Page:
Rives and I talked about the gig the next night at the Eagle Creek Inn. He introduced me to his fellow drummer named Andy Bacon from Power of County, and we decided to have him come along for the gig and just wing it. Unfortunately, the bar was empty and there never seemed to be a real crowd, even though it was Friday night in a small town. We still played our asses off, and a few people showed up at the very end to catch the best part of our set. Luckily, I was still paid my guarantee, and we headed back to our home base with a sigh of relief. The next night Rives had another gig with Power of County, so he and his drummer weren’t able to make the second show in Eagle Creek. I had to come up with something quick, so I called the owner of the club and gave him the option to cancel the show on Saturday night. He agreed, so instead I went with Rives to Forest Grove and played at the Half Moon Bar as an opener for his band. First we stopped into his band mate Matt Stark’s farm and met his family, and I saw the most amazing thing there. Loudly squawking starlings from all around the area had come to roost in a group of about 5 trees in the back yard. Along came one of the neighbors with his gun and fired multiple times into the air. When he did, the entire sky turned black with escaping birds. It looked like locusts, and as soon as they flew away, they swarmed and swirled in beautiful patterns, landing back into the trees again. This time they were all completely silent – I wish I could have caught that on camera. The gig turned out to be a great night of music, with some important lessons learned. Talking with people from the audience has been very helpful for me because I’m learning how to present my music better and appeal to a wider audience. Both criticism and praise have helped me grow so much already. Don’t be afraid to tell musicians that you like what you think and ways they could do it better – we need your input to develop!

Jesse on tambourine at the Pastime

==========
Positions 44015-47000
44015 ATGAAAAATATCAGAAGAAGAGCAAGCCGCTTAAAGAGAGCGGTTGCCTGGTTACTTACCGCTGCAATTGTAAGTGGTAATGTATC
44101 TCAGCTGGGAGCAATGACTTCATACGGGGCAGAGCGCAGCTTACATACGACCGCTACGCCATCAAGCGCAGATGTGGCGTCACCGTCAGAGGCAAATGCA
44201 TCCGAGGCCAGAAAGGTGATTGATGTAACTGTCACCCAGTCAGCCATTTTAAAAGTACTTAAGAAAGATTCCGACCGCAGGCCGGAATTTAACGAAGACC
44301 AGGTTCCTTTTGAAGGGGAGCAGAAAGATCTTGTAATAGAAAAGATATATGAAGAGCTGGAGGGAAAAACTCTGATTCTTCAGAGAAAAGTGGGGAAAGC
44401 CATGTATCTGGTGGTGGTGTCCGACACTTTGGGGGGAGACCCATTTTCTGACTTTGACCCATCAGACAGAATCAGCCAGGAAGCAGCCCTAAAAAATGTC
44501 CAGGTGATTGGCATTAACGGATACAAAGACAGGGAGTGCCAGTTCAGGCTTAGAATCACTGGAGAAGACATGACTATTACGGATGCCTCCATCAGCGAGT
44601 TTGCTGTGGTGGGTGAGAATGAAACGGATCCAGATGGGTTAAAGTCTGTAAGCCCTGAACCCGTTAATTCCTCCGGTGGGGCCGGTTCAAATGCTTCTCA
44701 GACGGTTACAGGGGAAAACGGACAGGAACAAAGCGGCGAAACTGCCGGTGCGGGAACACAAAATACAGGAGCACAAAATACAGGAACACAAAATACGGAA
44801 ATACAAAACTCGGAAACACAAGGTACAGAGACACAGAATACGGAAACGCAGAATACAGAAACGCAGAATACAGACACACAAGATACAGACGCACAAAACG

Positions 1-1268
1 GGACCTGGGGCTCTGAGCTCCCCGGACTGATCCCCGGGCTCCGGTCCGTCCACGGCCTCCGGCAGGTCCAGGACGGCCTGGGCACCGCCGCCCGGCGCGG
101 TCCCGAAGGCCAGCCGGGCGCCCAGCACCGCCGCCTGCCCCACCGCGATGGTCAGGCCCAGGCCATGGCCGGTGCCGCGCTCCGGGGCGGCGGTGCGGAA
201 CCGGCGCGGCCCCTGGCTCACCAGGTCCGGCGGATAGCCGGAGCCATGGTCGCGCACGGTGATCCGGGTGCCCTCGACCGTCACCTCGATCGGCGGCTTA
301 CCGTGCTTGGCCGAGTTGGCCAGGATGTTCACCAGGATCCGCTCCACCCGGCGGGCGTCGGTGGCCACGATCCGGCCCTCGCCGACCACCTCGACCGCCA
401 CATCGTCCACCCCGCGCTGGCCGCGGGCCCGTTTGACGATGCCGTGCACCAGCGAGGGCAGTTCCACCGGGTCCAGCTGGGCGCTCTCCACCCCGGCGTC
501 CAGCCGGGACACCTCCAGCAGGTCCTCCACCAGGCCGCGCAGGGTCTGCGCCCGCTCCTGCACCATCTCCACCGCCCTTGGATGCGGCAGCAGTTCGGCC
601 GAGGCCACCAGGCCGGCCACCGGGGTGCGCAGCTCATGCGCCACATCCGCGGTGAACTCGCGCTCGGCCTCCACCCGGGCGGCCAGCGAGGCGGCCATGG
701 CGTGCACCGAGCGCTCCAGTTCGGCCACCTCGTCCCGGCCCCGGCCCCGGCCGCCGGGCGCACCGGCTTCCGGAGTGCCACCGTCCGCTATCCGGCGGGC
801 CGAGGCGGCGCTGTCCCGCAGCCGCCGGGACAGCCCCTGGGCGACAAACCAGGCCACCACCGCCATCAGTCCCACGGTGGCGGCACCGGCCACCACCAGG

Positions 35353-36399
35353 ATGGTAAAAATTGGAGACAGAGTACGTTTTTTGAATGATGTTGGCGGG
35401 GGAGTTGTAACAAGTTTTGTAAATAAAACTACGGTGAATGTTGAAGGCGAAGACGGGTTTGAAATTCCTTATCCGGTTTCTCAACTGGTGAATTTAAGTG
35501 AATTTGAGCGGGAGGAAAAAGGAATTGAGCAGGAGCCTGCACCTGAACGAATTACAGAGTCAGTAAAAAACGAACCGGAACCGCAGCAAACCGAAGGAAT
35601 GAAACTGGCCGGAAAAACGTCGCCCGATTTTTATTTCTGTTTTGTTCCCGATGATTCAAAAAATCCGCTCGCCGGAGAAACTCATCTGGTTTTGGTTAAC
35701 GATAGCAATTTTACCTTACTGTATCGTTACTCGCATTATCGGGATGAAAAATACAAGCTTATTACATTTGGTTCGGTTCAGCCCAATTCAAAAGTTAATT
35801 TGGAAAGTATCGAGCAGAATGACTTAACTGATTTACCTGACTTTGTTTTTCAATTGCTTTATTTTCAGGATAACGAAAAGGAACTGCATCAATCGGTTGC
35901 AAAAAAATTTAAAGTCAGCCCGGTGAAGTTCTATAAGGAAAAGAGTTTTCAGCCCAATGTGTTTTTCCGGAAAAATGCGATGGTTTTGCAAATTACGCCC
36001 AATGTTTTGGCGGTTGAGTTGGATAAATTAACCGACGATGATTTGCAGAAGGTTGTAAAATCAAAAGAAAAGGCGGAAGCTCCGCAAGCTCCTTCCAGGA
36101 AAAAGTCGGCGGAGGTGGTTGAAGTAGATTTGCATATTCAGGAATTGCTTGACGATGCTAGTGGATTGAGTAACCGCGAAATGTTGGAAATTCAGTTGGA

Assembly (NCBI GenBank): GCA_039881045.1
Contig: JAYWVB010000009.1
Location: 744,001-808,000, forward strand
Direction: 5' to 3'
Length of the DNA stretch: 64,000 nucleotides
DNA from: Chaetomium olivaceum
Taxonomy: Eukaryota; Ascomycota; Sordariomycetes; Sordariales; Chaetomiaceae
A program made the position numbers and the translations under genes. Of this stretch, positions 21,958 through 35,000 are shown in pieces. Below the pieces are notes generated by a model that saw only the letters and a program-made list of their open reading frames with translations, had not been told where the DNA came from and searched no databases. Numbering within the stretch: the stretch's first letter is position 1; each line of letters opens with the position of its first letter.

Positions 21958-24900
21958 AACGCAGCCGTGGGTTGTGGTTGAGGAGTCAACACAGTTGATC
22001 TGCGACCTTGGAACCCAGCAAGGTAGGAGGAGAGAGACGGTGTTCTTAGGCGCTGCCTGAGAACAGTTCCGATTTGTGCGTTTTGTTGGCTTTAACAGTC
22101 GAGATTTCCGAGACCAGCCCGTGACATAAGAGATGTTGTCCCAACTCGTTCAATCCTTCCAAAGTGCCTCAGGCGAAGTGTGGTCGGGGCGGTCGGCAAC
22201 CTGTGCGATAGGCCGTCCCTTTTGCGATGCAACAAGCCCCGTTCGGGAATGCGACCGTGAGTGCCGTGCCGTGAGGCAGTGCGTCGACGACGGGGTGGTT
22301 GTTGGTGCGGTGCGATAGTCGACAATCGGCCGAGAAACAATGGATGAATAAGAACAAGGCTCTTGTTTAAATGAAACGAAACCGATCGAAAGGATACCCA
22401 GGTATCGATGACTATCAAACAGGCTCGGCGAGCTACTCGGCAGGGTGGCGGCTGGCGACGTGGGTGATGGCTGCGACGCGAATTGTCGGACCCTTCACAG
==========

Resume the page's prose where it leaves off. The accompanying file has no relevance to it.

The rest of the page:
Jesse on tambourine at the Pastime

As soon as the show was over we headed back to Portland to sleep for a couple of hours, only to rise again at 7am to pick up Jesse and drive straight to Roslyn, Washington. It was our friend Sarah Stahl’s birthday, and she had set up a show at the Pastime Tavern downtown for Strangefeather. She seemed very concerned when I told her the band couldn’t make it, but was enthusiastic nonetheless. We got into town in time to play the farmer’s market, which turned out to be a great experience and many CD’s were sold. Thanks to Jonine for organizing the market! As a surprise, Josh Cook from Strangefeather came up for the show with his new drummer, Ryan. They opened the set up with a bunch of his new songs, and I was thoroughly impressed. Sometimes when bands break up, it forces the survivors to try things that they were afraid to do before, and it’s always great to see growth come out of change. The crowd was really having a good time that night, and they danced all the way through Josh’s set and mine, too (even though I didn’t have a drummer). After this all passed, we took a break and came back united, with Jesse live painting (he sold 7 pieces that night!), Ryan on the drums, Rives on guitar, Josh on guitar and I played acoustic. Rives started playing the riff from “Bitch” by the Rolling Stones, and from there the rest is a blur. We had the greatest time jamming for hours until the bar closed, and it was by far the greatest experience of the tour. Thanks to Sarah for putting together such a great musical night together with so many wonderful people. Also thanks to Angie for the pictures, Marci on paintbrush, Dan on harp, Tammy and Stan and John and Alan, and most of all, Sonny, for showing us a good time. Sarah’s family is so awesome, we don’t know what we would do without people like you to support our music.